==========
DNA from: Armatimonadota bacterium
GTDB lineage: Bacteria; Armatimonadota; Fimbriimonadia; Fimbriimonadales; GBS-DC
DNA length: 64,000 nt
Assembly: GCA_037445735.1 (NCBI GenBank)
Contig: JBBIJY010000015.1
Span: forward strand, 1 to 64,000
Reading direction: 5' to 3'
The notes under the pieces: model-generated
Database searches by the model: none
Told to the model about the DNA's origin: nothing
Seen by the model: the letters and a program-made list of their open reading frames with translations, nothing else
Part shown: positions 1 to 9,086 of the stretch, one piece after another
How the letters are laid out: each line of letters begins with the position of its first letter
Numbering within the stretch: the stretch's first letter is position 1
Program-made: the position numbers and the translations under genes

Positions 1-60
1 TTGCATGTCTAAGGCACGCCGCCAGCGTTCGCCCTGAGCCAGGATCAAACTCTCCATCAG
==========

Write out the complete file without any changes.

DNA from: Armatimonadota bacterium
GTDB lineage: Bacteria; Armatimonadota; Fimbriimonadia; Fimbriimonadales; GBS-DC
DNA length: 64,000 nt
Assembly: GCA_037445735.1 (NCBI GenBank)
Contig: JBBIJY010000015.1
Span: forward strand, 1 to 64,000
Reading direction: 5' to 3'
The notes under the pieces: model-generated
Database searches by the model: none
Told to the model about the DNA's origin: nothing
Seen by the model: the letters and a program-made list of their open reading frames with translations, nothing else
Part shown: positions 1 to 9,086 of the stretch, one piece after another
How the letters are laid out: each line of letters begins with the position of its first letter
Numbering within the stretch: the stretch's first letter is position 1
Program-made: the position numbers and the translations under genes

Positions 1-60
1 TTGCATGTCTAAGGCACGCCGCCAGCGTTCGCCCTGAGCCAGGATCAAACTCTCCATCAG